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isInteger, isFloat functions?

P: n/a
Hello,
Does anyone have handy functions for testing whether a text field value is

a) a valid integer
b) a valid floating point number?

Thanks for any assistance, - Dave
Jul 23 '05 #1
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35 Replies


P: n/a
D. Alvarado wrote:
Hello,
Does anyone have handy functions for testing whether a text field value is

a) a valid integer
b) a valid floating point number?


Try the FAQ:

http://www.jibbering.com/faq/#FAQ4_12

Follow the links for parseInt and parseFloat - choose your
- poison MS or Netscape. I think the Netscape reference is
better on this one. You may find isNaN useful too.

Cheers, Rob.
Jul 23 '05 #2

P: n/a
Fox


RobG wrote:
D. Alvarado wrote:
Hello,
Does anyone have handy functions for testing whether a text field
value is
a) a valid integer
b) a valid floating point number?

Try the FAQ:

http://www.jibbering.com/faq/#FAQ4_12

Follow the links for parseInt and parseFloat - choose your
- poison MS or Netscape. I think the Netscape reference is
better on this one. You may find isNaN useful too.

Cheers, Rob.


parseInt and parseFloat will both accept non-numeric characters in a string and
return the digits used up to the first non-digit character -- e.g.:

parseInt("123abc") will return 123 [a "true"]
parseFloat("123.2abc") will return 123.2 [also a "true"]

technically, you cannot pass either of these to an "isInteger" and "isFloat" and
receive a true -- they should both be false.
Jul 23 '05 #3

P: n/a
Fox


D. Alvarado wrote:
Hello,
Does anyone have handy functions for testing whether a text field value is

a) a valid integer
function
isInteger(s)
{
var n = trim(s);
return n.length > 0 && !(/[^0-9]/).test(n);

}
b) a valid floating point number?


function
isFloat(s)
{
var n = trim(s);
return n.length>0 && !(/[^0-9.]/).test(n) && (/\.\d/).test(n);
}
isFloat "qualifies" and differentiates from an integer by testing for a decimal
point and at least one digit after it. Therefore, 123. will not qualify as a
floating point number [nor an integer in isInteger] -- it is an invalid input.
If you require a digit *before* the decimal point for a float, you'll have to
adjust the regex.

These routines merely test for *any* non-digit(/non-numeric) character
(therefore the 'g' selector in the regex is not required).
[note: empty strings will return a "false positive" - that's why testing for
string length]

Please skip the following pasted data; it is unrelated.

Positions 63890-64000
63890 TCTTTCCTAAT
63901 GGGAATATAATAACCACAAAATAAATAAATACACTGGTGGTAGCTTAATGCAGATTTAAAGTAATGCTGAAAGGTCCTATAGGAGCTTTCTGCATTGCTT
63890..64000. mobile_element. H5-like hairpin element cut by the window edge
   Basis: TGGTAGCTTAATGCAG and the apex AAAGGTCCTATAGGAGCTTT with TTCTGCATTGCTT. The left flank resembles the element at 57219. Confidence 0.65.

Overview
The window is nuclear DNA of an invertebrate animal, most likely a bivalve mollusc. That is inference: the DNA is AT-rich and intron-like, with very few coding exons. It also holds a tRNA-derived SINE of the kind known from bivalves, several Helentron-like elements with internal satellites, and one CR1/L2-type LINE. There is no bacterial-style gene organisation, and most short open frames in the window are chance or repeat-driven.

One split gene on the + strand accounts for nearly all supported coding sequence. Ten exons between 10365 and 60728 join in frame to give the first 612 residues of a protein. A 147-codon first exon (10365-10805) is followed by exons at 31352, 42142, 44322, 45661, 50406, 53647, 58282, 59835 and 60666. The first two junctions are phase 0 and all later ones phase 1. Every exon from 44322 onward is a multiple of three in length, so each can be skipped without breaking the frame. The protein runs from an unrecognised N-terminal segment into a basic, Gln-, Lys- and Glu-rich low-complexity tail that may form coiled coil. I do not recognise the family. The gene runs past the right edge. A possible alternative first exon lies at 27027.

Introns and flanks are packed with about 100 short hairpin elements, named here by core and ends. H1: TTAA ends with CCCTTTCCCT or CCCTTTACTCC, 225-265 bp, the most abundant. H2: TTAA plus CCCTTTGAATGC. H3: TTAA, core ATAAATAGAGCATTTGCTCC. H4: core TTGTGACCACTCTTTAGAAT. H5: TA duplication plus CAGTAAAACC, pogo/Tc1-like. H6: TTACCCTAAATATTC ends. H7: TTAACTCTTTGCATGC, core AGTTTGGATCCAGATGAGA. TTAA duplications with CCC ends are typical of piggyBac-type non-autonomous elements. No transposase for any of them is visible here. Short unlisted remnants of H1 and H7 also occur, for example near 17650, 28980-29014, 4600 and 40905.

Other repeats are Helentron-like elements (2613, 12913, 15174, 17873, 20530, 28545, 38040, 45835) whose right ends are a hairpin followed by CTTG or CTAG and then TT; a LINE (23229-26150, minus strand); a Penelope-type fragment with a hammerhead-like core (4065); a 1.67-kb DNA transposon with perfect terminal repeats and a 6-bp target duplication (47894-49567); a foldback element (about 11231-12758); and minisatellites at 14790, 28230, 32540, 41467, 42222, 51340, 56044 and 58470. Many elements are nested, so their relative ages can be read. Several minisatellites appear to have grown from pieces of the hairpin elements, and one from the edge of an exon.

To trim away any spaces before or after the string:

function
trim(s)
{
return s.replace(/^\s+|\s+$/g, "");
}
You can test for Integer OR Float with:

function
isNumber(s)
{
var n = trim(s);
return n.length>0 && +n == n;
}

or you can use !isNaN(numstr) on a non-empty string. [!isNaN("") returns true
and isNaN apparently trims strings of whitespace before testing]
Jul 23 '05 #4

P: n/a
D. Alvarado wrote on 20 sep 2004 in comp.lang.javascript:
Does anyone have handy functions for testing whether a text field
value is

a) a valid integer
t = " -12.345"
alert(!/\./.test(t) && +t==t)
t = " -12345"
alert(!/\./.test(t) && +t==t)
b) a valid floating point number?


t = " -12.34.5"
alert(+t==t)
t = " -12.345"
alert(+t==t)

Shoot!
--
Evertjan.
The Netherlands.
(Please change the x'es to dots in my emailaddress,
but let us keep the discussions in the newsgroup)

Jul 23 '05 #5

P: n/a
On 20/9/04 10:54 am, Evertjan. wrote:
D. Alvarado wrote on 20 sep 2004 in comp.lang.javascript:
Does anyone have handy functions for testing whether a text field
value is

a) a valid integer


t = " -12.345"
alert(!/\./.test(t) && +t==t)
t = " -12345"
alert(!/\./.test(t) && +t==t)
b) a valid floating point number?


t = " -12.34.5"
alert(+t==t)
t = " -12.345"
alert(+t==t)

Shoot!


<pedant>
what about t = "1.2e+03"?
</pedant>

--
Philip Ronan
ph***********@virgin.net
(Please remove the "z"s if replying by email)
Jul 23 '05 #6

P: n/a
Philip Ronan wrote on 20 sep 2004 in comp.lang.javascript:
On 20/9/04 10:54 am, Evertjan. wrote:
a) a valid integer
t = " -12.345"
alert(!/\./.test(t) && +t==t)
t = " -12345"
alert(!/\./.test(t) && +t==t)

[..]
<pedant>
what about t = "1.2e+03"?
</pedant>


t = "1.2e+03"
alert(!/\./.test(+t) && +t==t)
t = "5.0000"
alert(!/\./.test(+t) && +t==t)

will take care of those.

However, it will miserably fail here:

t = "1.2e+33"
alert(!/\./.test(+t) && +t==t)

Though technically incorrect [John?],
are such big/small numbers important to the OP ?
--
Evertjan.
The Netherlands.
(Please change the x'es to dots in my emailaddress,
but let us keep the discussions in the newsgroup)

Jul 23 '05 #7

P: n/a
On 20/9/04 11:15 am, Evertjan. wrote:
t = "1.2e+03"
alert(!/\./.test(+t) && +t==t)
t = "5.0000"
alert(!/\./.test(+t) && +t==t)

will take care of those.

However, it will miserably fail here:

t = "1.2e+33"
alert(!/\./.test(+t) && +t==t)


It will also fail when t = infinity (e.g., "t=1/0")

How about:

alert(!/\./.test(+t) && +t==t && (t+1)!=t)

--
Philip Ronan
ph***********@virgin.net
(Please remove the "z"s if replying by email)
Jul 23 '05 #8

P: n/a
Fox wrote:

technically, you cannot pass either of these to an "isInteger" and
"isFloat" and receive a true -- they should both be false.


I think Rob is on the right track (but could have offered some
code...)

Testing strings using regular expressions to see if they have
decimal places (and how many), surplus characters, scientific
notation, etc. requires exhaustive testing... let JS do
the work.

How about:

var x = someValue;
if (x == parseInt(x) && x == parseFloat(x)) {
alert(x + ' is a int');
} else if (x == parseFloat(x)) {
alert(x + ' is a float');
} else {
alert(x + ' is not a number I like...');
}

You can even use scientific notation if you like, so 1.2e+03 is
recognised as a float quite happily without complex pattern
matching.

Cheers, Fred
Jul 23 '05 #9

P: n/a
Philip Ronan wrote on 20 sep 2004 in comp.lang.javascript:
It will also fail when t = infinity (e.g., "t=1/0")

How about:

alert(!/\./.test(+t) && +t==t && (t+1)!=t)


I don't think infinity is an integer but I wouldn't mind if it is.

(+t+1)!=+t ?

--
Evertjan.
The Netherlands.
(Please change the x'es to dots in my emailaddress,
but let us keep the discussions in the newsgroup)